I collected a selection of newspapers, magazines and brochures and divided them into those that looked easy to read and those that didn’t. I then looked at the layout and typography of each example and made notes of what seemed to work well for enhancing legibility and readability.
A selection of examples I thought were easily readable
Features of these articles that make them immediately easy to read:
- Good pairing of serif and san-serif fonts for body text and headings.
- Very few widows and orphans in the body paragraphs.
- Columns and headings are aligned with one another.
- Larger font for headings and smaller font for body text.
- There is good spacing between the paragraphs…. not too wide.
- Good choice of font colour – black on white and white on block colour.
- No use of hyphenation in the paragraphs.
- There are no rivers in the lines of the body text.
- The headings are in a bolder font.
- The paragraphs are right aligned and the rag runs in and out from line to line in small increments.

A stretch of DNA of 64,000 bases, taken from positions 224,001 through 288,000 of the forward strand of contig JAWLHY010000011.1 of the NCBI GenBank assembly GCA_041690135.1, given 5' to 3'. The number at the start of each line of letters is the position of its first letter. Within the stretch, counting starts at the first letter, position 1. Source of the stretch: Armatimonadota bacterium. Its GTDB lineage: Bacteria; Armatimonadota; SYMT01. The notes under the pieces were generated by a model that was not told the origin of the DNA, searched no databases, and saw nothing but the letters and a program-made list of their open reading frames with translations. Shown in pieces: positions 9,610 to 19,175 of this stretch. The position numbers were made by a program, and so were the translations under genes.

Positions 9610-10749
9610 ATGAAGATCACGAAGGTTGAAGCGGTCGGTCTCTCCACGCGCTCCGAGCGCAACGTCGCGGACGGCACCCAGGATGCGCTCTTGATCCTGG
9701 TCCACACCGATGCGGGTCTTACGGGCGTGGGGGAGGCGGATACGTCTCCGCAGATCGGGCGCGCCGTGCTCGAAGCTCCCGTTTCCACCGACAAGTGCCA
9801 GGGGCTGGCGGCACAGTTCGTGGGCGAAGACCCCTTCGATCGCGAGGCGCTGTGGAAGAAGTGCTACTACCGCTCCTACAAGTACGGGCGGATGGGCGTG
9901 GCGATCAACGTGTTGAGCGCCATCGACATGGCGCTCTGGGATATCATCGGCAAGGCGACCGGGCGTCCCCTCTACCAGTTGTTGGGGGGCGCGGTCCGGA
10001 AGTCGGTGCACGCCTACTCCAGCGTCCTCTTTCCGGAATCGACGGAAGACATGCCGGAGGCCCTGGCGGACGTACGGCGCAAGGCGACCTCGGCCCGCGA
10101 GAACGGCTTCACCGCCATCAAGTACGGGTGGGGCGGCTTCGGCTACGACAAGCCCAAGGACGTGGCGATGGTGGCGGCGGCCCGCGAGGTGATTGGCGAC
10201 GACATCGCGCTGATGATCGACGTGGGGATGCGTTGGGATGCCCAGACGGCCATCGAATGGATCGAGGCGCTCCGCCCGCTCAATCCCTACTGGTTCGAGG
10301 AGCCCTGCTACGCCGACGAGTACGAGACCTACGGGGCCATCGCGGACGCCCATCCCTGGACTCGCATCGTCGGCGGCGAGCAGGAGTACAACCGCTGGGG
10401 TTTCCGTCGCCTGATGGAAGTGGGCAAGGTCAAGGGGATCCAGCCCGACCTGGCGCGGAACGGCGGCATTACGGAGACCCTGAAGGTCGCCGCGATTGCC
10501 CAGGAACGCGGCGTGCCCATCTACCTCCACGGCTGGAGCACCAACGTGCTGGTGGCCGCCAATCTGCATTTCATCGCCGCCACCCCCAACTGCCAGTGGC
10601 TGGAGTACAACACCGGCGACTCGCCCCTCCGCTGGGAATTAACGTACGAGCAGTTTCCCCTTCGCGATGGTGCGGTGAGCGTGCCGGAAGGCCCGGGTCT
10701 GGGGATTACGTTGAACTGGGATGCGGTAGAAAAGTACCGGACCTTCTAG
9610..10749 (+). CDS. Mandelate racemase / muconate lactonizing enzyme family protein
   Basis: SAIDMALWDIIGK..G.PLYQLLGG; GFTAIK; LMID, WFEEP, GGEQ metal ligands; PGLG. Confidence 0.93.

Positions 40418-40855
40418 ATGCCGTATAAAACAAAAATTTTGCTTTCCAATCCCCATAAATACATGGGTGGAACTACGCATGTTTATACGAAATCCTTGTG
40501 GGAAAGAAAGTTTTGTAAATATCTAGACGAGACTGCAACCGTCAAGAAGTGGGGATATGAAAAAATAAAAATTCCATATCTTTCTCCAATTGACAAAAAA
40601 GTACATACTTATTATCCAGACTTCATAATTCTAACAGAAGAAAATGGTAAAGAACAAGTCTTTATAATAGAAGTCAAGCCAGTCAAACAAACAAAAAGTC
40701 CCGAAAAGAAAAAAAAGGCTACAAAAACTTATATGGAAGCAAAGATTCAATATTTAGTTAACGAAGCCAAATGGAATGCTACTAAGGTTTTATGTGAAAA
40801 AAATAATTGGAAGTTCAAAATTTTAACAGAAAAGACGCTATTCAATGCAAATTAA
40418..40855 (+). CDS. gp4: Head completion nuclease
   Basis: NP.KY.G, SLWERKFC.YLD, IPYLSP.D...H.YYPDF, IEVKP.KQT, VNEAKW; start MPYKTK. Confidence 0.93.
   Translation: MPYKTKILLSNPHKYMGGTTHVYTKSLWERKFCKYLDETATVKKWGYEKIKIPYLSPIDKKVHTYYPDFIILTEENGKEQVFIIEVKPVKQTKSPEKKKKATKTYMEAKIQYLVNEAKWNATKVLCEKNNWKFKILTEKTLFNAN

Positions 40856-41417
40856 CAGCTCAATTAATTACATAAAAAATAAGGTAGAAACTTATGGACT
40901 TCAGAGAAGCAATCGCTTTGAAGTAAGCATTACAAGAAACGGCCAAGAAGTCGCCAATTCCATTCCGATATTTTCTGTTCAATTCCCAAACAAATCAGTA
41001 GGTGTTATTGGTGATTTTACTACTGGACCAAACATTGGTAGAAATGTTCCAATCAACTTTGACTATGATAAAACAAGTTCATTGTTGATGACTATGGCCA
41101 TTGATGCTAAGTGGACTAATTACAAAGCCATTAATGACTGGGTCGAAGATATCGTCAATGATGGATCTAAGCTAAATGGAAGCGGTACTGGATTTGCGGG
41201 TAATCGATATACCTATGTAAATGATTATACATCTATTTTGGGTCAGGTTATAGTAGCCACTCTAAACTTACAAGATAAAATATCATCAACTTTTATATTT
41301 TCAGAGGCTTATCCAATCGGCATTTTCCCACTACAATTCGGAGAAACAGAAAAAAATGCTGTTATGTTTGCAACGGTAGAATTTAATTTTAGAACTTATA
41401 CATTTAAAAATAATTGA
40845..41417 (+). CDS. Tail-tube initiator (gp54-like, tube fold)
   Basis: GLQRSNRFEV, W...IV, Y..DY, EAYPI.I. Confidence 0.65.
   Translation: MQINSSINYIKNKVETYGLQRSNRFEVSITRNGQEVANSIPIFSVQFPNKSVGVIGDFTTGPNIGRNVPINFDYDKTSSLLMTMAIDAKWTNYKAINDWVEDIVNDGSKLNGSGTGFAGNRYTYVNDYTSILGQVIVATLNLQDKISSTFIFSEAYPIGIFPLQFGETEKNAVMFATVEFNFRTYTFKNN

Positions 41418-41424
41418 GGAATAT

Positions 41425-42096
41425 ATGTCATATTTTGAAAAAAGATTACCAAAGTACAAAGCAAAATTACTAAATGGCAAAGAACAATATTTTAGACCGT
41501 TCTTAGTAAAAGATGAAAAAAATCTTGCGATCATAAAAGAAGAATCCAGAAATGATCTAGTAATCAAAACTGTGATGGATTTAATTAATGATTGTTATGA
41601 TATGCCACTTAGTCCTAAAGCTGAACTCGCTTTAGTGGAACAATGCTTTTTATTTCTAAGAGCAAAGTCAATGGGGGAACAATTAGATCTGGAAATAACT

A selection of examples I thought were less easy to read
Features of these articles that make them more difficult to read:
- The headings of the domestic violence leaflet are a light blue colour which is very difficult to read against the grey background.
- The paragraphs in the local streetwise magazine are not aligned and the spacing between them is very large. There are also several widows.
- The text on the Dorking Museum flyer is difficult to make our due to the colour of the title being similar to the background and the lines of the circles cutting through the text.
- The typeface on the Oliver poster works better for the headings but is less legible at a smaller point in the main paragraph. The yellow colour for the text makes it less readable against the photo background.
- The Dance Shack Poster isn’t too bad but I think that putting text over a faded background of text makes it less readable than if it was a background of solid colour.